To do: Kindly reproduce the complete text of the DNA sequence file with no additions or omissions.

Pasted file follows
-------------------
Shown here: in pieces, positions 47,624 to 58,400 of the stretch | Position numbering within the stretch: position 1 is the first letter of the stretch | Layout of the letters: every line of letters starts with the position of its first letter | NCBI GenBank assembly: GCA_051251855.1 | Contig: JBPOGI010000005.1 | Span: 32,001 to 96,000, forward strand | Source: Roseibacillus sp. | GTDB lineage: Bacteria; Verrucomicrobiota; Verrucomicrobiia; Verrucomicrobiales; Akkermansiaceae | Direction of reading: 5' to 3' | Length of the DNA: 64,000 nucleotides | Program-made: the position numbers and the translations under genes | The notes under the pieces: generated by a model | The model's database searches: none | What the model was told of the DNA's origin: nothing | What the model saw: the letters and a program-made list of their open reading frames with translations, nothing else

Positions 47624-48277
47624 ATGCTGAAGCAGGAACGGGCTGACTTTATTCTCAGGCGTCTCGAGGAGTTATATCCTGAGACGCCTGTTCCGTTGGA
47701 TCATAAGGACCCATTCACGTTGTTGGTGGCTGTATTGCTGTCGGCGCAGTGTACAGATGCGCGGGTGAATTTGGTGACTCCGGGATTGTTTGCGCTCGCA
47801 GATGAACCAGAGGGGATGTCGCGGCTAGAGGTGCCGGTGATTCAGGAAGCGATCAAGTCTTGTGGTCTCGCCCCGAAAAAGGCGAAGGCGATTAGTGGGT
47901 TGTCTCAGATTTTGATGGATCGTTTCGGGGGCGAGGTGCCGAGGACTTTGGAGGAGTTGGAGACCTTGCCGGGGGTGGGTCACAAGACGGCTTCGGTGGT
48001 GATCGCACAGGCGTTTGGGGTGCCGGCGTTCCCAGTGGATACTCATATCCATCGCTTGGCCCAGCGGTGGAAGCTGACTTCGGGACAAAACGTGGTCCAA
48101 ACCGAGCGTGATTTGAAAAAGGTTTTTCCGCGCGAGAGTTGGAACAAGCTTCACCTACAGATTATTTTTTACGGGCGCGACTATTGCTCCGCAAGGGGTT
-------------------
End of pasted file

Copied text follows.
Shown here: in pieces, positions 47,624 to 58,400 of the stretch | Position numbering within the stretch: position 1 is the first letter of the stretch | Layout of the letters: every line of letters starts with the position of its first letter | NCBI GenBank assembly: GCA_051251855.1 | Contig: JBPOGI010000005.1 | Span: 32,001 to 96,000, forward strand | Source: Roseibacillus sp. | GTDB lineage: Bacteria; Verrucomicrobiota; Verrucomicrobiia; Verrucomicrobiales; Akkermansiaceae | Direction of reading: 5' to 3' | Length of the DNA: 64,000 nucleotides | Program-made: the position numbers and the translations under genes | The notes under the pieces: generated by a model | The model's database searches: none | What the model was told of the DNA's origin: nothing | What the model saw: the letters and a program-made list of their open reading frames with translations, nothing else

Positions 47624-48277
47624 ATGCTGAAGCAGGAACGGGCTGACTTTATTCTCAGGCGTCTCGAGGAGTTATATCCTGAGACGCCTGTTCCGTTGGA
47701 TCATAAGGACCCATTCACGTTGTTGGTGGCTGTATTGCTGTCGGCGCAGTGTACAGATGCGCGGGTGAATTTGGTGACTCCGGGATTGTTTGCGCTCGCA
47801 GATGAACCAGAGGGGATGTCGCGGCTAGAGGTGCCGGTGATTCAGGAAGCGATCAAGTCTTGTGGTCTCGCCCCGAAAAAGGCGAAGGCGATTAGTGGGT
47901 TGTCTCAGATTTTGATGGATCGTTTCGGGGGCGAGGTGCCGAGGACTTTGGAGGAGTTGGAGACCTTGCCGGGGGTGGGTCACAAGACGGCTTCGGTGGT
48001 GATCGCACAGGCGTTTGGGGTGCCGGCGTTCCCAGTGGATACTCATATCCATCGCTTGGCCCAGCGGTGGAAGCTGACTTCGGGACAAAACGTGGTCCAA
48101 ACCGAGCGTGATTTGAAAAAGGTTTTTCCGCGCGAGAGTTGGAACAAGCTTCACCTACAGATTATTTTTTACGGGCGCGACTATTGCTCCGCAAGGGGTT